Francois Fillon, former French prime minister, member of The Republicans political party and 2017 presidential candidate of the French centre-right, leaves home in Paris, France, February 1, 2017. REUTERS/Christian Hartmann(reuters_tickers)
PARIS (Reuters) - Sixty-nine percent of people in France want Francois Fillon to drop his bid to become the country's president, in light of a "fake job" allegation that has hit his campaign, according to a poll published on Thursday.
The Harris Interactive poll, conducted on behalf of French radio station RMC and Atlantico, added that Alain Juppe was the preferred candidate to replace Fillon as the presidential candidate for The Republicans right-wing party.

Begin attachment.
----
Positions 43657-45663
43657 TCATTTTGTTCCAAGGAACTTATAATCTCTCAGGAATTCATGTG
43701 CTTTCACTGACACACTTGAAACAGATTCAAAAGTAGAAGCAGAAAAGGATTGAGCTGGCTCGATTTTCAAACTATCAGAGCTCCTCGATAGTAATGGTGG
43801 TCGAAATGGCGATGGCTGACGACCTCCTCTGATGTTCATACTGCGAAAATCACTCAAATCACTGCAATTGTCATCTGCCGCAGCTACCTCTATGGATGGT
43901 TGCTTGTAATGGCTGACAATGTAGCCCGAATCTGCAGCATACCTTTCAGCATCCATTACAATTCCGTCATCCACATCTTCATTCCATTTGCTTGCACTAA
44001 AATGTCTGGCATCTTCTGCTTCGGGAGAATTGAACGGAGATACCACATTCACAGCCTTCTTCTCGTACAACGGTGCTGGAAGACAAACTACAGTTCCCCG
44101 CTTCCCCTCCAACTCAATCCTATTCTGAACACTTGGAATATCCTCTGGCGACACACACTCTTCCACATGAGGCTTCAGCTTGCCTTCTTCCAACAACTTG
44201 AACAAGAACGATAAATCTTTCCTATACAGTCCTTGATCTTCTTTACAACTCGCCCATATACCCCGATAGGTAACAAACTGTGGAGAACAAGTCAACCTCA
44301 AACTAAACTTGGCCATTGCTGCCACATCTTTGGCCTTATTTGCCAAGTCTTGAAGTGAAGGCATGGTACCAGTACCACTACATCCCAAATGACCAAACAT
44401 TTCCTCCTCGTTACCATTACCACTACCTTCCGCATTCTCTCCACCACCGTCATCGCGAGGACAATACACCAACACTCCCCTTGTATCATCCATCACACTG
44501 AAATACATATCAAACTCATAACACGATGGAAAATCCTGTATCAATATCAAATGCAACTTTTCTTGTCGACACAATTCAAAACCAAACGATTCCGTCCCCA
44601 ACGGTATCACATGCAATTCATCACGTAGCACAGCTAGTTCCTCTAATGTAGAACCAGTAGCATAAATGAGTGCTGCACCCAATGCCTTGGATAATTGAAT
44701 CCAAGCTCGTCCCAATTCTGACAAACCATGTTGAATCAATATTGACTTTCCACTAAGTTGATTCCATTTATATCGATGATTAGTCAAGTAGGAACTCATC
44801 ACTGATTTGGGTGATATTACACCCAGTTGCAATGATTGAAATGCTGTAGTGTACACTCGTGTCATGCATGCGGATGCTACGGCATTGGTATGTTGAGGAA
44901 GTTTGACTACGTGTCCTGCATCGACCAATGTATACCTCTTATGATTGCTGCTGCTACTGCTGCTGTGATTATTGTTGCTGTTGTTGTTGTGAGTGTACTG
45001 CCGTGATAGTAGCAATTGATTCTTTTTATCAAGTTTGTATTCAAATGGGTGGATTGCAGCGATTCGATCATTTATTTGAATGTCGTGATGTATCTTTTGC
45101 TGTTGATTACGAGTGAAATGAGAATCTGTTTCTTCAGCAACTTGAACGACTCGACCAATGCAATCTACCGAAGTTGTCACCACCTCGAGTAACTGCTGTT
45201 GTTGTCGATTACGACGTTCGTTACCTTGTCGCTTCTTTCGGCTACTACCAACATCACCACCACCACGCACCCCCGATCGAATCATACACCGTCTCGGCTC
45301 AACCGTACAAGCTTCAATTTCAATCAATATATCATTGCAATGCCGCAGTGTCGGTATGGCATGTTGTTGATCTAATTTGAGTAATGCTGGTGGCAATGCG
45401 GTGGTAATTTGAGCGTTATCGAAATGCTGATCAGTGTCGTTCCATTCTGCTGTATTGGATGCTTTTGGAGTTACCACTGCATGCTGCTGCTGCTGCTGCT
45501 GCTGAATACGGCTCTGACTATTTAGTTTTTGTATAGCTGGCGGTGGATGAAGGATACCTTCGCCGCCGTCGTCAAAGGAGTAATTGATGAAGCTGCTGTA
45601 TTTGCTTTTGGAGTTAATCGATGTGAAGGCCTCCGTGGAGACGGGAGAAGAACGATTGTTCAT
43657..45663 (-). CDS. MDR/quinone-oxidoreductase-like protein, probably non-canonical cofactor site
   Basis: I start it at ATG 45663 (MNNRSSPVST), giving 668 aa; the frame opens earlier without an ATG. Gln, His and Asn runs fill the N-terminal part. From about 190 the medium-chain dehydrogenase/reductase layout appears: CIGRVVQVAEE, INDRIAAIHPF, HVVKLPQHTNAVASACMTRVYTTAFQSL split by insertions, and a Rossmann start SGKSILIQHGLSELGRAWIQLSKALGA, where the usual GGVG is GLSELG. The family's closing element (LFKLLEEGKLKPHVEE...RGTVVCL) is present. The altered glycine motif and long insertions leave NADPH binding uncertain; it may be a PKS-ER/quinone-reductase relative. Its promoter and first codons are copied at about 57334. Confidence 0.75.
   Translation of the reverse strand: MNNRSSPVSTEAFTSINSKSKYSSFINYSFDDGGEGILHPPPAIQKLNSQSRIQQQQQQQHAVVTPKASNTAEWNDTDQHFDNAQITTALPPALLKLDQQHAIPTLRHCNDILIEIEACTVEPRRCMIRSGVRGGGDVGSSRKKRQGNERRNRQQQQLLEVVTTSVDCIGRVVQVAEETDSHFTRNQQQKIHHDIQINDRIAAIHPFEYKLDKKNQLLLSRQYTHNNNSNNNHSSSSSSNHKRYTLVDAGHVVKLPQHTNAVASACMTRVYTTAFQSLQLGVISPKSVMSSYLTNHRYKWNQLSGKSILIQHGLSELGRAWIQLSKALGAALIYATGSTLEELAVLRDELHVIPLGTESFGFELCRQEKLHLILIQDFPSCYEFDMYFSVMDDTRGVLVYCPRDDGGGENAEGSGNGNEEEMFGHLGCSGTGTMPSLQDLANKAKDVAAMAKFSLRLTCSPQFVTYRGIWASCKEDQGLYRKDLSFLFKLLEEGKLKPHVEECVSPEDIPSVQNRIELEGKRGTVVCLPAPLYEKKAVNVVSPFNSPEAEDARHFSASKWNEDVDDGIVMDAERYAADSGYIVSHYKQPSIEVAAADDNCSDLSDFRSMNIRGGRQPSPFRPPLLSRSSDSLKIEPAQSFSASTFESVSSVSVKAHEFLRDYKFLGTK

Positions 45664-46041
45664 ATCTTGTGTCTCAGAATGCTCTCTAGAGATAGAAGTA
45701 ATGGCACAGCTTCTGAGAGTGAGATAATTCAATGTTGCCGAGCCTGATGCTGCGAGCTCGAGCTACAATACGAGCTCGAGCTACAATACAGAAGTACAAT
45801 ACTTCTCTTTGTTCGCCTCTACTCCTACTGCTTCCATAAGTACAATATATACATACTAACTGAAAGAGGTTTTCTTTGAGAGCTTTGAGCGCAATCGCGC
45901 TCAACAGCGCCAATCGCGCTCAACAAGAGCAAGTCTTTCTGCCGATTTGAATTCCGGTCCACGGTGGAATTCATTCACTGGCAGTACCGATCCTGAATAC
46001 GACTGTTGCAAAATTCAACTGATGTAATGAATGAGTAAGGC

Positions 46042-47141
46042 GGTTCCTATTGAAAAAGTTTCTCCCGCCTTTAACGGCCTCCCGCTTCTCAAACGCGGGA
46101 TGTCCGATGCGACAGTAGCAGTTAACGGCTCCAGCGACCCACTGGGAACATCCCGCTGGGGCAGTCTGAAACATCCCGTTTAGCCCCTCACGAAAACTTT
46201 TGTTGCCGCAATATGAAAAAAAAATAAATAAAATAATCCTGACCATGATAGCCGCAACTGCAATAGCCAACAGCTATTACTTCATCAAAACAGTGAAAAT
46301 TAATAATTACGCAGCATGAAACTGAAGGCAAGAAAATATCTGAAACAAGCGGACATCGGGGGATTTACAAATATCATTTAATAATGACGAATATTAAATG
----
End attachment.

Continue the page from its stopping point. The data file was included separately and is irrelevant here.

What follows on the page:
The poll also said that 29 percent thought The Republicans would win if Fillon was the candidate, while 57 percent thought that party would win if represented by another candidate. The survey was conducted online on Feb 1, added Harris Interactive.
Earlier this week, Fillon accused his opponents in the government on Wednesday of fomenting a scandal in an attempt to scuttle his presidential campaign, as a new poll showed him no longer favourite to win power.
The poll by Elabe pointed to rising support for far-right National Front leader Marine Le Pen, but also showed centrist Emmanuel Macron most likely to win the presidency - snatching the position of favourite that Fillon held until last week.
Fillon has steadily lost ground in polls after newspaper Le Canard Enchaine said the former prime minister had paid his wife Penelope 500,000 euros for work she did not seem to have done.
(Reporting by Sudip Kar-Gupta; editing by Michel Rose)